Currently the frog population of the Bocas is quite stable. Pumilio’s and other frogs aren’t affected much by poisonous fungi, which are mainly found in the higher regions. During my last visited in March I’ve been to several locations where I could hardly walk without stepping on a Pumilio because of the dense population. These populations are mainly threatened by the sale of large quantities of land, the cutting down of trees and the illegal capture and trade of these frogs, causing the biotope to change dramatically and their numbers to decrease.
A Danish friend told me a shocking story about a population near Fortuna, of which about five hundred frogs were caught by three man during the course of one day. In 2004 i went on a trip to photograph two well know, large and stable populations on Bastimentos and Colon. I was struck to find out that the population on Bastimentos was completely gone. There were “for sale” signs located on the land and all the Allocasia’s, the frogs natural delivery rooms, were cut down.
On Colon a population of more than one hundred frogs has completely disappeared. Fifty meters from their habitat, the land was cut clean of trees and vegetation, causing a warm, dry stream of air to flow over the biotope. Even after hours of searching I could not find a single Pumilio. These developments greatly concerned me and changed my way of thinking about the subject. It is very important to protect the unique frogs living in small and isolated biotopes, because once these biotopes disappear, these colorforms are lost forever. This is why I started the Panama Pumilio Protection Project (PPPP).
My goal was to research mainly the small biotopes with uniquely coloured species and map the populations and vegetation in these areas. If small populations of a unique species is found, it can be possible to protect these animals by making arangements with the owners of the land, or to buy the land and turn it into a reserve. Due to the vastness of these areas, the research will take many years.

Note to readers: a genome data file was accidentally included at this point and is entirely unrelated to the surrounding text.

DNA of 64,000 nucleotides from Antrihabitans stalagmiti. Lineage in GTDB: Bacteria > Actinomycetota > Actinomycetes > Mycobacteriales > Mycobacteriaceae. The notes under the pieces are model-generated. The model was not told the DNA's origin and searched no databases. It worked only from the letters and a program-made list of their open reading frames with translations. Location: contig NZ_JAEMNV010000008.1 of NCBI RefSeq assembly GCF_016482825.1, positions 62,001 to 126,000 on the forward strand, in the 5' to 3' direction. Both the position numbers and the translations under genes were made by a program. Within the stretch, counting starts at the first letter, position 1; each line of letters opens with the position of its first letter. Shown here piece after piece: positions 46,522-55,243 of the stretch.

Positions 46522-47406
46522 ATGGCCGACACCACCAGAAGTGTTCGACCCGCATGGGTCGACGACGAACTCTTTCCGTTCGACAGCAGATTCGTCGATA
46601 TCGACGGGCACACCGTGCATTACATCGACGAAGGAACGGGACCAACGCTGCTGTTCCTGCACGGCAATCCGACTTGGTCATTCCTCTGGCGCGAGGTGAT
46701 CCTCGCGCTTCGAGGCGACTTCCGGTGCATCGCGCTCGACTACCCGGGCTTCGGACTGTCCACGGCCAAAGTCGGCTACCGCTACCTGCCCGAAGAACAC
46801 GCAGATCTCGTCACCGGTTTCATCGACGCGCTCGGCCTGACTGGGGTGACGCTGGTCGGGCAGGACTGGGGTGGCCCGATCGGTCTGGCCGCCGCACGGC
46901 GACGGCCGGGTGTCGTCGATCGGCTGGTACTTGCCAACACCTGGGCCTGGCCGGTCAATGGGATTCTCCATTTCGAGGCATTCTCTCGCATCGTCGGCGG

I have had several conversations with ANAM, the Panamanian nature protection organization and they are very enthusiastic about the plans.
In march of 2005 I completed the first research for the project. It describes the development on Red Frog Beach. A group of investors is currently building roads and large scale housing projects on Bastimentos. On this land, approximately 68 acres is size, a total of eight hundred houses will be built, selling from 250.000 tot 650.000 dollars. They’re currently working on the first three phases of the build. There were several messages on Frognet from people that wanted to visited Red Frog Beach and look at the frogs, but couldn’t, because the area was sealed off and no one was allowed to pass. Some were afraid that these developments were disastrous for the frog populations in the area. After talking with the management of the building project I was allowed to research the status of the population. I met with the company’s biologist and after showing the permission I obtained, I received a badge that allowed me full access of the location. Despite the biologist’s lack of knowledge of the English language, we still managed to understand each other quite well. The housing project is circled in red. The area in white represents the current build (phase 1). Once this phase has been completed and the houses have been sold, the work on the next phases of the project will begin.
Populations of Pumilio in the area
There are three areas that are important for the Pumilio population. These areas are marked A, B and C.
Area A is a dense, hilly forest environment stretching 5,5 acres that houses a large and stable population of frogs. The plan is to leave this area untouched and to protect it from changes that could threaten the population.